Establishment of Santiniketan by Rabindranath Tagore
In Santiniketan, the father of Rabindranath had purchased a huge property. In 1901, he relocated to Santiniketan and established an ashram with the intention of opening an experimental school on his father’s property. The classes there were held under trees and used the conventional Guru-Shishya method of instruction. It was a prayer hall with marble flooring and was called “The Mandir.” Rabindranath Tagore felt that the rebirth of this ancient method of education would be advantageous in comparison to the modern approach.
Literary Works of Rabindranath Tagore
When Tagore was just a teenager, he started to compose short stories. His first published work was “Bhikharini.” His stories during the early years of his writing career represented the environment in which he was raised. Among many more stories, some of his most well-known short stories are “Kabuliwala,” “Kshudita Pashan,” “Atottju,” “Haimanti,” and “Musalmanir Golpo.”
It is said that among his works, his novels receive the least amount of attention. One of the causes of this might be his distinct narrative style, which is still challenging for readers today. His writings addressed future threats of nationalism as well as other important societal problems. His book, “Shesher Kobita” presented its tale through poetry and the rhythmic narration of the main character. Rabindranath Tagore was a dated poet, so he added a sarcastic touch to it by having his characters make fun of him! His other well-known books include “Noukadubi,” “Gora,” “Chaturanga,” “Ghare Baire,” and “Jogajog.”
Rabindranath was influenced by classical poets from the 15th and 16th centuries, including Ramprasad Sen and Kabir, and his work is frequently compared to theirs. He advised the future poet to think of Tagore and his writings while they read the poem. His best works include “Balaka,” “Purobi,” “Sonar Tori,” and “Gitanjali,” among others.
Rabindranath Tagore: Political view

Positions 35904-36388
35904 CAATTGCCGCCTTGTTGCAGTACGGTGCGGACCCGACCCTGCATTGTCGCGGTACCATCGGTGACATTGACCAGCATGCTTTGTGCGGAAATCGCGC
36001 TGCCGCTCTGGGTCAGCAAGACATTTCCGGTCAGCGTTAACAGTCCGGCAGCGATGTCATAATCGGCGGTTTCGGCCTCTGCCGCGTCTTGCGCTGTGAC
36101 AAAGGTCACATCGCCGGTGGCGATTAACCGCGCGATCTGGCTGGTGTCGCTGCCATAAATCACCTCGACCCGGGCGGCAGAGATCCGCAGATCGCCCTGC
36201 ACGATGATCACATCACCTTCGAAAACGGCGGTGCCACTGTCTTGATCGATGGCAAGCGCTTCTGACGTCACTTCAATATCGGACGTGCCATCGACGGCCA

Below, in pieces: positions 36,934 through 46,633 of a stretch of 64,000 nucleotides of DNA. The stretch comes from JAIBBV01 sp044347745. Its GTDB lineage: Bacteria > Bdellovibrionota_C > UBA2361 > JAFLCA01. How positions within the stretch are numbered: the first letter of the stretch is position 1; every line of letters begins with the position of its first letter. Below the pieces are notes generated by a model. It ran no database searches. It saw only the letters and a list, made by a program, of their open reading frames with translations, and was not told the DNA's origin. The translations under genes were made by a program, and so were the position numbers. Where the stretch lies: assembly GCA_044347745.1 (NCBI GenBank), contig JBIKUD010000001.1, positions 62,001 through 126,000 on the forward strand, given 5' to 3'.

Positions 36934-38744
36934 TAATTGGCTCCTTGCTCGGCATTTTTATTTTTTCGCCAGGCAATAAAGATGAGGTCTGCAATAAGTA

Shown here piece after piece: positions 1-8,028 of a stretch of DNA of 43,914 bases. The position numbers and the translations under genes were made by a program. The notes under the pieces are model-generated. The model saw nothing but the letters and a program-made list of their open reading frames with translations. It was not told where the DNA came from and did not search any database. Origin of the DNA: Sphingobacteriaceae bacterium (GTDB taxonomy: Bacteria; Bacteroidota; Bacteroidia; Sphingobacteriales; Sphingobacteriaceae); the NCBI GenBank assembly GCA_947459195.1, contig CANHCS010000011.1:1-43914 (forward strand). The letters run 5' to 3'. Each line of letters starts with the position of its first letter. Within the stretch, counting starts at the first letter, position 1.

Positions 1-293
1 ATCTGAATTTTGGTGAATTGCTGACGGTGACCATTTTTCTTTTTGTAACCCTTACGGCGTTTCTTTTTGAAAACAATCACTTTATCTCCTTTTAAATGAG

The political stance of Tagore was a little ambiguous. Despite his criticism of imperialism, he backed the continuation of British rule in India. In his essay “The Cult of the Charka,” which was published in September 1925, he opposed Mahatma Gandhi’s “Swadeshi Movement.” He thought that the British and Indians should coexist and claimed that the British occupation of India was a “political symptom of our social disease.”
He opposed nationalism and said it was one of the worst problems humanity had ever faced. Although he occasionally supported the “Indian Independence Movement,” he once said that “a nation is that aspect which a whole population assumes when organized for a mechanical purpose.” He even renounced his knighthood on May 30, 1919, in the wake of the “Jallianwala Bagh massacre.” Overall, his vision of a free India was based not on its independence from foreign rule, but on the inhabitants’ freedom of conscience, behavior, and thinking.
Awards & Achievements of Rabindranath Tagore
On November 14, 1913, Tagore received the “Nobel Prize in Literature” in recognition of his significant and groundbreaking literary achievements. In 1919, following the “Jallianwala Bagh massacre,” he renounced his 1915 knighthood. In 1940, “Oxford University” presented him with a Doctorate of Literature during a special ceremony held at Shantiniketan.